Now selling out shows in Philly, Boston and venues in NJ and elsewhere in the Northeast, while, as Chris Knowles of Classic Rock Magazine has written: Wendy and the Plasmatics "were the biggest live attraction in New York...and the media was on them like white on rice...they scared the record companies shitless." “It's one thing to play at subversiveness", Knowles wrote in Classic Rock Magazine, but Wendy and the Plasmatics "unlike other Punk bands..put their Punk philosophy into action." What everyone fully knew was that Wendy was no poseur, a true radical...and this scared the shit out of the establishment. But whereas corporate governed US labels were running the other direction, Stiff Records the irreverent British independent was hot. Picking up on the buzz they'd gotten from all away across the pond, they flew over their head A&R guy to see a show in person and determine if what they'd been reading and hearing could possibly be real. The day after seeing the performance Stiff put in an offer and a deal was inked within a month and only a few months later Wendy and company were laying down trax in NY for the “New Hope for the Wretched” album.
Stiff had thought it would add interest to the project if former Rolling Stones producer Jimmy Miller as producer on the project. Unfortunately Miller's heroin addiction took almost complete control from the day he arrived in NY and he was virtually useless to the project, nearly bringing the whole project down with him. The record company gave Miller his walking papers and the album had to be finished by Ramones engineer, and later award-winning producer, Ed Stasum and Rod over in England. In addition to songs like “Corruption” and “Living Dead” linked to TV smashing and automobile destruction the song “Butcher Baby?” featured, as with the live shows, a chainsaw sawing through a guitar in place of a guitar solo. Stiff released it as single where it made it into the top 40 on the UK charts.
For Wendy and the Plasmatics UK debut they were booked into the famed Hammersmith Odeon with the intent of blowing up a car. The entire band and crew flew to London for the sold-out show and Wendy, who had changed into a nurse's uniform on the plane announced to the throng of reporters that had come to greet her at the airport... interested in what this 'anarchist' had to say...that she had come to the UK to give the British people a “cultural enema". All went well until the day of the show when the Greater London Council or "GLC" announced they wanted to see a further demonstration of the way the car would be detonated. It turned out later they had already made up there mind that the show would be banned.
Banned in the UK but with an album coming out in the States where Stiff America had scheduled a release and a full blown US tour set to go to the West Coast for the first time plans were already underway to work off the frustration of the UK Hammersmith banning and get the momentum back. Wendy would drive a brakeless Cadillac towards a stage loaded with explosives jumping out moments before the car would hit the stage and the stage and all the equipment on it would blow up. The permits were hard to get and only allowed for an estimated 5-6,000 people, but the day of the performance over 25,000 showed up jamming the downtown streets and lining the rooftops. Even though it cost virtually the entire advance for the US release of New Hope to do it Wendy was quoted by a reporter from the Associated Press as saying "it was worth it because it showed that these are just things and...people shouldn't worship them", a point she'd repeat more than once.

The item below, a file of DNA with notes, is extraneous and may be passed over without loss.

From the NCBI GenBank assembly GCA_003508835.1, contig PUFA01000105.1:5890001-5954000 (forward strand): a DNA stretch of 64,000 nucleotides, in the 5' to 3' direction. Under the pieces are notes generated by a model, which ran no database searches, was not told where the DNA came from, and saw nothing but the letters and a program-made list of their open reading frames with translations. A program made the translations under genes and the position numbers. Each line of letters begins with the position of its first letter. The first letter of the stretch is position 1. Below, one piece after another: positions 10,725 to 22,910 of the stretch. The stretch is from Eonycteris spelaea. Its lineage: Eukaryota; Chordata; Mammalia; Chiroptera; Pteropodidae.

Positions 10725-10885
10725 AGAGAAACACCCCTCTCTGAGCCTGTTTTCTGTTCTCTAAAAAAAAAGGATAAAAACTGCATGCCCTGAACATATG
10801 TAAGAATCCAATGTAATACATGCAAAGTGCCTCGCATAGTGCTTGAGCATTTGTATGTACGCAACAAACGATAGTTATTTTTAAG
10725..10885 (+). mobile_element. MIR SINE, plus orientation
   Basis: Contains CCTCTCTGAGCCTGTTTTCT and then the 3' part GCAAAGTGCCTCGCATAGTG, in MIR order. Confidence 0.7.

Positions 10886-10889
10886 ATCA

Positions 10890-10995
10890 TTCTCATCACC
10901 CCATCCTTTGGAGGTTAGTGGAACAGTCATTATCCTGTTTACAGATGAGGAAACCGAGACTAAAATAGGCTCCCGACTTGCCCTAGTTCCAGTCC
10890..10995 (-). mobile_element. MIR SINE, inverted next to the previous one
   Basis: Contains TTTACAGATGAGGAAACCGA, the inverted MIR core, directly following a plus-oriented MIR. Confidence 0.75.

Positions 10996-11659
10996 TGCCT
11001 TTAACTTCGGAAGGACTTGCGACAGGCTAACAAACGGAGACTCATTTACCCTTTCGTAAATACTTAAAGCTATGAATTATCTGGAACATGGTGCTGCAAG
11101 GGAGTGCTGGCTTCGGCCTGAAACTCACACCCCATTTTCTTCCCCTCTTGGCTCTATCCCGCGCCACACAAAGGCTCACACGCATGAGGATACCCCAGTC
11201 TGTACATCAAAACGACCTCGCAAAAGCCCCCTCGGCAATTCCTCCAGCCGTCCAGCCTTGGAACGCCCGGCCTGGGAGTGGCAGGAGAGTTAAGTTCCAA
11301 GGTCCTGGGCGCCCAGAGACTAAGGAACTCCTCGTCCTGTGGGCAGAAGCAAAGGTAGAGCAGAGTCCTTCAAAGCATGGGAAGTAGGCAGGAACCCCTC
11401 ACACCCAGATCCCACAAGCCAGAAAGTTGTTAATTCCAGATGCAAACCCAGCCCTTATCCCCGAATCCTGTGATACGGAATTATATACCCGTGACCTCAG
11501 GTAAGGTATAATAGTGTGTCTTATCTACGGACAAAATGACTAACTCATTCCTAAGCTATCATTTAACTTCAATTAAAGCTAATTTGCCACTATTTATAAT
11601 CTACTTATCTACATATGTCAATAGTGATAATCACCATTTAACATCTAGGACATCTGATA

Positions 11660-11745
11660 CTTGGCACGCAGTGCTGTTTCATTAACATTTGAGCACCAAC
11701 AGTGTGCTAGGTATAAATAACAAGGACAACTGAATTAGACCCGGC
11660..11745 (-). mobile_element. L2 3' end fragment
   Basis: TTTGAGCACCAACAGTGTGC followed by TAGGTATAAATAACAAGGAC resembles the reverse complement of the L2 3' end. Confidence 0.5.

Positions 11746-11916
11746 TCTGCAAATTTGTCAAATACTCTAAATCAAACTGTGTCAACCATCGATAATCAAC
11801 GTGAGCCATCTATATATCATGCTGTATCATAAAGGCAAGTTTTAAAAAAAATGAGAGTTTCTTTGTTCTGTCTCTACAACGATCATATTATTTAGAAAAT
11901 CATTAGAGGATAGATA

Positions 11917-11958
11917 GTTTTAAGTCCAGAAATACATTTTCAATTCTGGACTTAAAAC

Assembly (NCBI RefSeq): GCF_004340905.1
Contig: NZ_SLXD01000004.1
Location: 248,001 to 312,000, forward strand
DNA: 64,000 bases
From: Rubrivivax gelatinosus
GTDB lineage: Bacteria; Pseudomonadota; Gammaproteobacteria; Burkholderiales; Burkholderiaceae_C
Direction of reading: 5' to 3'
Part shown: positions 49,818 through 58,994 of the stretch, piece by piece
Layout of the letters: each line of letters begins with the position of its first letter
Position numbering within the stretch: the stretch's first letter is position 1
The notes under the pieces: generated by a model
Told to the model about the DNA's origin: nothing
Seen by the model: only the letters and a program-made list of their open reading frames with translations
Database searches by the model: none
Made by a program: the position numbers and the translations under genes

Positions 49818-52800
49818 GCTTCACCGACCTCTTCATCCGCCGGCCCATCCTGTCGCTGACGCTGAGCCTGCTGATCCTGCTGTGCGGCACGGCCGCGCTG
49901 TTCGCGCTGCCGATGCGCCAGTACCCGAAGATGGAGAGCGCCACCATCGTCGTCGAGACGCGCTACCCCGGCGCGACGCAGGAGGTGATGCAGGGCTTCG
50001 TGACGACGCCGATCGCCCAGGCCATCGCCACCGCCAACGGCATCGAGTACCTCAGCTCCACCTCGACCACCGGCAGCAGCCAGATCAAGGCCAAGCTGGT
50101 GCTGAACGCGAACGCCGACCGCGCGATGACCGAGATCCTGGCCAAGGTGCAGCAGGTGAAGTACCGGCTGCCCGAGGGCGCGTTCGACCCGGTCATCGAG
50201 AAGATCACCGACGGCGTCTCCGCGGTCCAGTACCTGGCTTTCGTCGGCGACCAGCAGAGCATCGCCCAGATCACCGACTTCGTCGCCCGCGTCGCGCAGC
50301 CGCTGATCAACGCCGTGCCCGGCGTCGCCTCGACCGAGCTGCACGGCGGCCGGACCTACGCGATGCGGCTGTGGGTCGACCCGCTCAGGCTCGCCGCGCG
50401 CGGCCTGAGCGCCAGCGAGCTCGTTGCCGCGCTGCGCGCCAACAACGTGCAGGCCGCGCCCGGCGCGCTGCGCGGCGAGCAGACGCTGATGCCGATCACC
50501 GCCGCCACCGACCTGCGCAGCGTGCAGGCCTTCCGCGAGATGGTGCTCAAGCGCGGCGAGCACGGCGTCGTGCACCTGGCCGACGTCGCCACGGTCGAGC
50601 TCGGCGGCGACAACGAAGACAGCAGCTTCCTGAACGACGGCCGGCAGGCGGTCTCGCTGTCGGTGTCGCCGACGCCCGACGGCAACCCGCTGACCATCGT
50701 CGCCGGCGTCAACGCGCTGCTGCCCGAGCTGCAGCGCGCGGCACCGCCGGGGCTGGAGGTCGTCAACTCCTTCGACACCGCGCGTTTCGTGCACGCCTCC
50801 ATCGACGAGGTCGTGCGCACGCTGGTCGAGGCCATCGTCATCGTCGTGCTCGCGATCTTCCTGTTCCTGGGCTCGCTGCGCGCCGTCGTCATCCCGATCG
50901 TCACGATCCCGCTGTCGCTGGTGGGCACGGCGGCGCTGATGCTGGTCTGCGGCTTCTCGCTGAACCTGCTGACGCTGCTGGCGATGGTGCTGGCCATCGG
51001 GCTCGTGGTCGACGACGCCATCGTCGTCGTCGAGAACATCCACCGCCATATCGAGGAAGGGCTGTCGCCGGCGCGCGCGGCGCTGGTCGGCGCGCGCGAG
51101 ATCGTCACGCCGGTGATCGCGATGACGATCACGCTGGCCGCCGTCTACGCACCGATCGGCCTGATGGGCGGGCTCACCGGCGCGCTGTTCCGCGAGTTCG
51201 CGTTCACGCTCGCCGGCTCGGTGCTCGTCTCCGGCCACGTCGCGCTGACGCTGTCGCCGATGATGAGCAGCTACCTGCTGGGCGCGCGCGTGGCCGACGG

Wendy and the Plasmatics debut in the LA market was at the famed Whiskey A Go Go where 2 nights were extended to 3 and then extended to 4, all of which sold-out with lines as in NY around the block. "Even LA punks were shocked" headlined the Associated Press about the performances, the buzz so strong that Avalon attractions now wanted Wendy and the band to return to the LA market just 6 weeks later to headline the Santa Monica Civic Center. Then on November 30, 1980, prior to returning to do the Civic Center, Wendy shaved her hair into a Mohawk something she'd wanted to do since before the forming of the band but diligently held off on until the public became aware of her the other way with the belief that it would be a stronger statement. It must be pointed out there were no bands with mohawks and no women at all in the public eye at that time with mohawks. Most generally speaking no one had ever seen a woman with a mohawk, and the result was shocking. "I want say 'Fuck You!' to all the cosmetics companies" Wendy said in a much publicized interview.
The show at the Civic Center was one of many shows that was almost shut down before it happened (and the Hammersmith Odeon Show the first of many that were), but Rod was able to get both the authorities on the phone and appease them by agreeing to do a demonstration of the car explosion in the parking lot just hours before the doors were set to open, and the show went on as scheduled. In the meantime, the ABC show “Fridays” which was looking to be a more cutting edge version of “Saturday Night Live” only on Friday nights booked Wendy and the Plasmatics to appear roughy 4 weeks later and go live on nationwide TV. Struggles with the censors again went on to within minutes of airtime. "Conservatives (across) America," Chris Knowles would write in Classic Rock, "all of a sudden had castration anxiety when they saw Wendy wielding a chain saw."